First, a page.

The YouTube Ad-Pocalypse: One Month On


April 13, 2017


Display Advertising


Marketing Professionals

Almost one month ago, the latest Google controversy made headlines around the world. What made this one slightly different to previous ones concerning more general data, security and privacy issues, or changes to the way ads are shown on search results, was that it was advertiser-lead, and could impact Google’s revenue from YouTube and the Google Display Network (GDN).

A Brief Recap on The Issues

Simply put, the rise of programmatic advertising and bots to place advertiser’s ads on various content that is supposedly aligned with the relevant target audience, has created common situations where content may be shown next to objectionable or even extremist content. Content here refers to both websites on the GDN and YouTube.

Some examples of big brand ads appearing alongside extremist/offensive content included a L’Oréal ad running after a video of a UK-banned heat preacher’s speech and an RAF ad on a video with anti-Semitic themes. When the story broke in the global media, big brands including Johnson&Johnson, AT&T, Pepsi and the UK government freezing activity on YouTube and the GDN.

“We are deeply concerned that our ads may have appeared alongside YouTube content promoting terrorism and hate. Until Google can ensure this won’t happen again, we are removing our ads from Google’s non-search platforms.” – AT&T’s Statement

“It appears that technology has gotten ahead of the advertising industry’s checks-and-balances” – Enterprise Car Rental

Fallout in The Media

Google scrambled to react with advertising revenue at stake. Philipp Schindler, CBO at Google, hinted that the issue was being overblown:

“It has always been a small problem,” with “very very very small numbers” of ads running against videos that aren’t “brand safe,”. “And over the last few weeks, someone has decided to put a bit more of a spotlight on the problem.”

However, given the big brand names freezing activity, the controversy rumbled on with large agencies, such as Havas and GroupM, freezing activity for more clients until there was further information and action coming from Google.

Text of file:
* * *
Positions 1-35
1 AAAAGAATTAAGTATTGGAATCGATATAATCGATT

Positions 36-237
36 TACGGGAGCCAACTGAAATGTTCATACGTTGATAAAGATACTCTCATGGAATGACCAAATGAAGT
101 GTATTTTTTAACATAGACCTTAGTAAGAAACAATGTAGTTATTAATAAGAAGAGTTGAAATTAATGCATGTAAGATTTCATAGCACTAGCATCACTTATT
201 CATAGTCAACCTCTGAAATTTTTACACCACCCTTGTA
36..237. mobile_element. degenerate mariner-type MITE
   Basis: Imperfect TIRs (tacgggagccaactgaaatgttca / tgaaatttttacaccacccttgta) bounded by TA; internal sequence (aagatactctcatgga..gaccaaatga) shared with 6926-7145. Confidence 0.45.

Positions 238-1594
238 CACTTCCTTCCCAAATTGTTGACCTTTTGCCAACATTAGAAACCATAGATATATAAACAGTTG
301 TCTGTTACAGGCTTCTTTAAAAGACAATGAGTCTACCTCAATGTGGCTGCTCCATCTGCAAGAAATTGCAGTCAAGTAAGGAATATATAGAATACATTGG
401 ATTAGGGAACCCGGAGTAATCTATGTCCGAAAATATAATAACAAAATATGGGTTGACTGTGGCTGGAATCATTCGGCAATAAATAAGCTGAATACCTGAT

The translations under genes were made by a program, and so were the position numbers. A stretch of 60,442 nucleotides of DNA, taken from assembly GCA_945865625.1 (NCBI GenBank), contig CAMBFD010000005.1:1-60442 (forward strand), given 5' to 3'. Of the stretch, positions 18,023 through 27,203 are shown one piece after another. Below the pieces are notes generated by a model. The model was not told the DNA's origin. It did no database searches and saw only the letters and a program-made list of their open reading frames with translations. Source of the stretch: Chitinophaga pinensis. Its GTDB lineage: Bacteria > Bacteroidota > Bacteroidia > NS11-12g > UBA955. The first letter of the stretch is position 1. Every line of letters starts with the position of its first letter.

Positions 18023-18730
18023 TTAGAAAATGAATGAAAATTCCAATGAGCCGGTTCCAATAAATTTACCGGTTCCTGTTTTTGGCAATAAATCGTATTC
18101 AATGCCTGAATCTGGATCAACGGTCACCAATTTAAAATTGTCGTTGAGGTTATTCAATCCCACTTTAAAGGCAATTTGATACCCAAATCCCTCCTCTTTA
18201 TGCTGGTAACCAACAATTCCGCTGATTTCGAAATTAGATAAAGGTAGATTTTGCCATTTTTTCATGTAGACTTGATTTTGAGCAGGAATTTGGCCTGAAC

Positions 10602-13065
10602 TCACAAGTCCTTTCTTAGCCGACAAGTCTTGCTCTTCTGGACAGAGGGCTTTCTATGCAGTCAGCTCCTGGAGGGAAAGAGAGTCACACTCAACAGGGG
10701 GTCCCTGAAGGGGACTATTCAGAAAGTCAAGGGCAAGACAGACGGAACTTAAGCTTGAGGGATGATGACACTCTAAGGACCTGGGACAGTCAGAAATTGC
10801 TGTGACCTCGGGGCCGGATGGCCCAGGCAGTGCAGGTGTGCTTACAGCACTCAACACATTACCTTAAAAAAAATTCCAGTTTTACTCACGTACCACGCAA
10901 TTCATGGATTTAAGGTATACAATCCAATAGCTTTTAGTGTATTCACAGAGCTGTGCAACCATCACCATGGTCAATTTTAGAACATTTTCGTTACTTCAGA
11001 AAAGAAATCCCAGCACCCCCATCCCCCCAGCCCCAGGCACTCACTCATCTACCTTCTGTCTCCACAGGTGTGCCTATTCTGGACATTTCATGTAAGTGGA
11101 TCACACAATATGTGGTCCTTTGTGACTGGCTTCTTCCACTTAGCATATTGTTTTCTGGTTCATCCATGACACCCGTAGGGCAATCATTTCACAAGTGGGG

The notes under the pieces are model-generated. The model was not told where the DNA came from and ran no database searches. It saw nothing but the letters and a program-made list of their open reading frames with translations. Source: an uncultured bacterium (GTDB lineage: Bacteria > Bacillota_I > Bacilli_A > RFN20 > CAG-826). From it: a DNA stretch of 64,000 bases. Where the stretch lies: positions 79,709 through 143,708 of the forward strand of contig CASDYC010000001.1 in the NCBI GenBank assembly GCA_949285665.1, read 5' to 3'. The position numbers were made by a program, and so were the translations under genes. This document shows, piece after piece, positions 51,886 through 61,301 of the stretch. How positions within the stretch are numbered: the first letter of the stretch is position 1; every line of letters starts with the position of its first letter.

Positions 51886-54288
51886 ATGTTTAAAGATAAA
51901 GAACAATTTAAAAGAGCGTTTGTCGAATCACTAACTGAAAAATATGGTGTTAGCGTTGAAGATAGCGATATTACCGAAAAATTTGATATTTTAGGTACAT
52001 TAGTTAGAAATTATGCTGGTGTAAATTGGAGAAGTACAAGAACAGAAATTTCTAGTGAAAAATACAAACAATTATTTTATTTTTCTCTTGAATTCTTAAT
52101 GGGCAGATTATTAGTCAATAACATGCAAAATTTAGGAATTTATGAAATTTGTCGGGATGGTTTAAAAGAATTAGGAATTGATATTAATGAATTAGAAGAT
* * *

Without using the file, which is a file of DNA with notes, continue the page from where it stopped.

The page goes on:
Here the cynic in me, having worked in this industry for over eight years, lead me to question why the agencies themselves were publicly declaring such “boycotts”. One can understand brand managers at global multinationals becoming nervous and pulling ads until something is done by Google, but one can speculate that this was a chance for agencies to have some free positive PR for a change. Agencies are safe in the knowledge that with Google needing to diffuse the situation quickly, it’s unlikely that their own bottom lines would be impacted.

YouTube creators also expressed concern after rumours flew around that some of Google’s responses to this crisis that YouTube would restrict advertising on channels with less than 25,000 views. This rumour turned out to be false, but creators continued to report inconsistent revenue.

Fallout in The Markets

Investors too seemed spooked, despite pronouncements from Google such as:

“We don’t comment on individual customers but as announced, we’ve begun an extensive review of our advertising policies and have made a public commitment to put in place changes that give brands more control over where their ads appear. We’re also raising the bar for our ads policies to further safeguard our advertisers’ brands.” – Statement from Google

The GOOG stock price which had been on a six-week rally from early February, and which some analysts had predicted would continue to rise to break $900 this year, took a tumble of 4.5% over one week. Hardly cause for investor panic, but a loss of momentum following mixed signals at the Q4 2016 earnings call in late January.

[DISCLAIMER: As an ex-Googler, I hold a handful of Google stock units. Various Google controversies impact on me both professionally and financially, so I take a keen interest in how such controversies play out and the resulting market sentiment]

It should also be noted that this controversy is more about YouTube ads, and Google doesn’t break out YouTube revenue in financial reports. It’s estimated as of 2016 to be $10.5bn or 12% of Google’s gross ad revenue putting it on a par with Netflix’s gross revenue and is four times Twitter’s revenue. Even a predicted 1% drop in YouTube revenue from this controversy is still big bucks!

Fast Forward – One Month On

It’s natural during such a crisis involving big brand names, new technology and vast sums of money that there will be a lot of media attention, with various stakeholders weighing in with their opinions on what needs to be done and Google scrambling to limit the damage caused. However, as with all such stories, the mainstream news cycle moves on to the next big thing, be it the start of the formal Brexit process or missile strikes on Syria, and this controversy rumbles now on at a lower level in tech media and agency-land.